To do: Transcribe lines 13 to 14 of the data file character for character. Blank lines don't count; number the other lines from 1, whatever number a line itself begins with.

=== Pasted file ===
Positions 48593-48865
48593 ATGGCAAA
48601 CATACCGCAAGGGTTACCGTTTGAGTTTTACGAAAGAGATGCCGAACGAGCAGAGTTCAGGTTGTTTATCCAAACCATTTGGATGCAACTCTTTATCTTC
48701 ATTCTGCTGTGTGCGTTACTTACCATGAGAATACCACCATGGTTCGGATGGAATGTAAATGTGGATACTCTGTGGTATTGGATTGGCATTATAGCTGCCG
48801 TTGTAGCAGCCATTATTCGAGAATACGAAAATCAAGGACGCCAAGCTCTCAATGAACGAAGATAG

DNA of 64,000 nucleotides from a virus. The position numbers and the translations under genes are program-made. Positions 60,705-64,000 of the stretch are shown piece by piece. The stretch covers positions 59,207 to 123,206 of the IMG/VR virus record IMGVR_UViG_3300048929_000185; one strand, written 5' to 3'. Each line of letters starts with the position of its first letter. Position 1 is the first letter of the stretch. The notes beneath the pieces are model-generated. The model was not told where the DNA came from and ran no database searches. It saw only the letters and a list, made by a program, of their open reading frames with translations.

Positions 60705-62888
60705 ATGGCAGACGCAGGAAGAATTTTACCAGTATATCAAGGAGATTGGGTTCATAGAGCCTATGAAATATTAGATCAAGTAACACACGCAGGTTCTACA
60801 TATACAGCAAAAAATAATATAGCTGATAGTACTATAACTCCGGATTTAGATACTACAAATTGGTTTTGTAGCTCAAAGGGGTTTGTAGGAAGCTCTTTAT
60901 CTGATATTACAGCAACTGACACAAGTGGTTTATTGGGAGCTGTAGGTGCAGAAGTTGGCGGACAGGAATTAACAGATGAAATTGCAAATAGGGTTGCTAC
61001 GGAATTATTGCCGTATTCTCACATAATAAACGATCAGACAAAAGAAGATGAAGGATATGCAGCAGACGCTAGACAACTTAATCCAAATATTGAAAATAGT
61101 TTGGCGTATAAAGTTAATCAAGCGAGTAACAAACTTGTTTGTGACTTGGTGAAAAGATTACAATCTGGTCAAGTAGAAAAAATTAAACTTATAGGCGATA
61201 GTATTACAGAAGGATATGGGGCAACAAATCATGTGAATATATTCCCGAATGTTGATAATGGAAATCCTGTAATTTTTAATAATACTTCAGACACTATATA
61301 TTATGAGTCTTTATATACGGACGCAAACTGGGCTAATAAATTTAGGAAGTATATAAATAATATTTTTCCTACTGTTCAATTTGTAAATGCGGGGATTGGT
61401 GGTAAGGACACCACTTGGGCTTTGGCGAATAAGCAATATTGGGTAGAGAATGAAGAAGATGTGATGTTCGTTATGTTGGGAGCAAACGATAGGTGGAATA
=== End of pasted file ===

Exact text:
61201 GTATTACAGAAGGATATGGGGCAACAAATCATGTGAATATATTCCCGAATGTTGATAATGGAAATCCTGTAATTTTTAATAATACTTCAGACACTATATA
61301 TTATGAGTCTTTATATACGGACGCAAACTGGGCTAATAAATTTAGGAAGTATATAAATAATATTTTTCCTACTGTTCAATTTGTAAATGCGGGGATTGGT